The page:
We have been warning for many years now that the Canada Revenue Agency (CRA) has been placing a renewed focus on real estate audits. These real estate audits can cover real estate investors, realtors, developers, and contractors, among others, across the country. This is resulting in a significant uptick in taxes and penalties for those in the real estate sector found offside the rules. Headlines are reflecting this:
- 2018 – CRA cracks down on tax cheating by real estate flippers
- 2018 – Canada’s taxman becoming more aggressive with real estate tax evasion in hot Vancouver and Toronto markets
- 2016 – The CRA is cracking down on real estate tax dodgers in Canada’s red hot market
With programs like the condo audit project in Toronto and Vancouver, the CRA has been identifying, and issuing reassessments and penalties in greater numbers. Pre-construction assignment sales and the real estate sharing economy (vacation rentals) adds complexity and the CRA wants to ensure the tax obligations are met in these cases.
The CRA recently noted:
- CRA audits identified $592.6 million in additional taxes related to the real estate sector in the past 3 years.
- CRA auditors reviewed over 30,000 files in Ontario and British Columbia, resulting in over $43.7 million in penalties in the past 3 years.
- In 2017-2018, CRA assessed $102.6 million more in additional taxes than in 2016-2017, and penalties increased $19.2 million.
These numbers can be daunting and highlight to real estate investors that they must have their accounting, tax, and record-keeping practices in top shape.
What does the CRA focus on for real estate audits?
Here are just a few examples of the tools and triggers that the CRA is using when conducting real estate audits:
- Legal tools such as “unnamed persons” requirements to uncover unpaid income taxes – property developers and builders must release information about purchases in pre-construction assignment sales.
- New reporting requirements on personal tax returns when you sell a principal residence.
- Owning expensive properties but having a low income (although this can be perfectly legitimate).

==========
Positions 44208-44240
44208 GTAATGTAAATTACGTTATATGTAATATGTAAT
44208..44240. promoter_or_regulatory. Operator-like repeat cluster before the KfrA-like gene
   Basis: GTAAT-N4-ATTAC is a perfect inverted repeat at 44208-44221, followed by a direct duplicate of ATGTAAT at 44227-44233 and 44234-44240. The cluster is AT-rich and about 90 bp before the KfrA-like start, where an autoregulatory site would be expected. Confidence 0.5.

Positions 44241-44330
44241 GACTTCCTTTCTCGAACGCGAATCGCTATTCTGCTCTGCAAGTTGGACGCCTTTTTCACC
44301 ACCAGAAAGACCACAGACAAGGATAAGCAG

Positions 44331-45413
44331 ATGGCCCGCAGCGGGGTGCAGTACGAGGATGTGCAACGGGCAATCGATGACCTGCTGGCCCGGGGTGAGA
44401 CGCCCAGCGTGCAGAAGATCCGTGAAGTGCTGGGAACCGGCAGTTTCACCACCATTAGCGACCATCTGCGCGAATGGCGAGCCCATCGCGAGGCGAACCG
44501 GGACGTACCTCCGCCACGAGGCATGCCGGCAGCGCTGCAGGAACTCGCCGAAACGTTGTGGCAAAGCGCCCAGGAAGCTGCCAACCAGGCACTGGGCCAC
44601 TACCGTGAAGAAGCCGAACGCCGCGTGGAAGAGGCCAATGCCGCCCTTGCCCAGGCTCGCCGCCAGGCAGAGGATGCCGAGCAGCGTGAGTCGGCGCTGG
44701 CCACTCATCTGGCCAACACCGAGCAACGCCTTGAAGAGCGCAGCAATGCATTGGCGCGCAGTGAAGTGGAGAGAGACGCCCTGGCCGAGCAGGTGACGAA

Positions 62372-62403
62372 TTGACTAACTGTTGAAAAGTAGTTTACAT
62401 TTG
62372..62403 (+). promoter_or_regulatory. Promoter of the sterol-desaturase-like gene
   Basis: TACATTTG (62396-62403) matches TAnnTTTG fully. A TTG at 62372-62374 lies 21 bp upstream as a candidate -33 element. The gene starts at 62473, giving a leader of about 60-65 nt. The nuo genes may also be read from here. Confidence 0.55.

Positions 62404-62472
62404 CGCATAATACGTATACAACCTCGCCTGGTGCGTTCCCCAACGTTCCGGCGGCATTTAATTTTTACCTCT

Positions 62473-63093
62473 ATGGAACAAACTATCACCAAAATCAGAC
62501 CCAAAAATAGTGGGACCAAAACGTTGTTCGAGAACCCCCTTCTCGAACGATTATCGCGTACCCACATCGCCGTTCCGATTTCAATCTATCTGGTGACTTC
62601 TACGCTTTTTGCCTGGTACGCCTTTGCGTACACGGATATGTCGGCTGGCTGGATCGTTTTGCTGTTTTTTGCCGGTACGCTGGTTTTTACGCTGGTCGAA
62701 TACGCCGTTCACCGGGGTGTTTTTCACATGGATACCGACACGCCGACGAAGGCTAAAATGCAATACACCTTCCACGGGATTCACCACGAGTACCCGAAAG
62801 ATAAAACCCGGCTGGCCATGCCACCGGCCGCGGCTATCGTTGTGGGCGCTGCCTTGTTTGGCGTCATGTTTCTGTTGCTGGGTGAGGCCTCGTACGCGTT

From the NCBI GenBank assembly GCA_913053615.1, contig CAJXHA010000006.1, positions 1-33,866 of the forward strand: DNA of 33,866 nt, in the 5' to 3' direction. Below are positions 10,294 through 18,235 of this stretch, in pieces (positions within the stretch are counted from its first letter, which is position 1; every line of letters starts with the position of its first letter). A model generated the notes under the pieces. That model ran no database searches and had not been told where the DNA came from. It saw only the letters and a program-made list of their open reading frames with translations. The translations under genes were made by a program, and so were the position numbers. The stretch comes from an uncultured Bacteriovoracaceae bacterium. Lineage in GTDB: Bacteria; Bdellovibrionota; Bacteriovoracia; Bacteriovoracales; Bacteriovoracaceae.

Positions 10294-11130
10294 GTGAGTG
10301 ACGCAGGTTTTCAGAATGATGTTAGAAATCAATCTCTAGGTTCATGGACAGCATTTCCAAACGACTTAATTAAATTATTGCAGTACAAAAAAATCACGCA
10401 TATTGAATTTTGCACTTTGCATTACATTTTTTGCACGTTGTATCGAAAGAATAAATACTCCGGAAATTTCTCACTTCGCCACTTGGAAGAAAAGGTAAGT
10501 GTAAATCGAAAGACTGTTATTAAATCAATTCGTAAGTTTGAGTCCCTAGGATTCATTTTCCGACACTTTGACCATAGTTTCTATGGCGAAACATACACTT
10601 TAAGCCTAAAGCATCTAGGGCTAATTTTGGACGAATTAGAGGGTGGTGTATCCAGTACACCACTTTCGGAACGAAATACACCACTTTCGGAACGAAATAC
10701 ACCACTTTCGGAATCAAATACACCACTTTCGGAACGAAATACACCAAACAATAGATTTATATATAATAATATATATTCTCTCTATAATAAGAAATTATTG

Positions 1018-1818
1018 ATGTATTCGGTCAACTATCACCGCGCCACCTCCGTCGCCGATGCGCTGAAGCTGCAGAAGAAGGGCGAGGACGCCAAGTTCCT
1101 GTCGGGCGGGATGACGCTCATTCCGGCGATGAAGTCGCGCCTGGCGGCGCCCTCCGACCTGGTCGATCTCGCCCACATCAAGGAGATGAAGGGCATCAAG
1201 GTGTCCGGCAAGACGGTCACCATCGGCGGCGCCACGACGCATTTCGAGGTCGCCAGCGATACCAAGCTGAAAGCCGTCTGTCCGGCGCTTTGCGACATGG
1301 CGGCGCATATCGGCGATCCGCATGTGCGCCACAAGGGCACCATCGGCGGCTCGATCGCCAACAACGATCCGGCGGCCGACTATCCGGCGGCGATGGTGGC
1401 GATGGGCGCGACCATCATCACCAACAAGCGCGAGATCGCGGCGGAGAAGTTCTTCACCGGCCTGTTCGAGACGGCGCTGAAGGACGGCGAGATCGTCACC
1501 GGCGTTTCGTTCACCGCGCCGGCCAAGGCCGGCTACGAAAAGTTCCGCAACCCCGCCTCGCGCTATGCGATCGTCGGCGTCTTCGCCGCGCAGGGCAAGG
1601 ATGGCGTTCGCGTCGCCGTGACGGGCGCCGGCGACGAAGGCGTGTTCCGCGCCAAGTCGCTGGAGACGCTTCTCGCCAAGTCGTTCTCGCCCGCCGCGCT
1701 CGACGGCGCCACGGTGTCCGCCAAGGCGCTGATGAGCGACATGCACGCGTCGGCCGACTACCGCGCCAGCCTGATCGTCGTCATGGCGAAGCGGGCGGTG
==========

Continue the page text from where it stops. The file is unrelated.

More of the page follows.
- GST/HST on assignment sales of condominiums.
- Comparison of utility usage at places claimed to be a primary residence. If the utilities aren’t in your name, utility usage is abnormal, you were never in the building, and so on, the CRA is not going to look kindly on this tax avoidance strategy. For investors claiming that a property is a personal residence, vs a real estate rental, to avoid a capital gain, or an inclusion into income for a flip, recent cases have come down hard on those who are perceived to be cheating the system.
- Auditing every single GST/HST Housing rebate, which we warned about in 2016.
- Asking construction stores, such as Rona, for a list of their contractors.
- Multiple years of tax losses claimed on properties.
What can you do to avoid problems with real estate audits?
- Be honest and ethical in your business dealings and reporting to the CRA, but also be smart.
- Get the right advice before completing transactions. Getting final tax advice from your realtor on whether GST/HST applies to condo assignment fees (it does), is not a good strategy.
- For property flipping, ensure you are reporting the income correctly. This is not normally a capital gain, where you are taxed on 50% of the gain. Instead this must be taken into income at 100% of the profit, which may be good or bad.
- Ensure you have a good system in place to manage your record-keeping. If the CRA finds you cutting corners in one area of your real estate business (e.g. improperly filed GST/HST rebates, late-filed returns, or challenges in finding requested documents), this can lead them to look, and potentially find, more areas to audit and reassess. If nothing else, it absorbs time and money.
- Get help with your documentation if you are in doubt, particularly for high-audit transactions such as GST/HST rebates.
George E. Dube, CPA, CA
Tax Partner, BDO Canada
Real estate accountant, real estate investor, speaker, author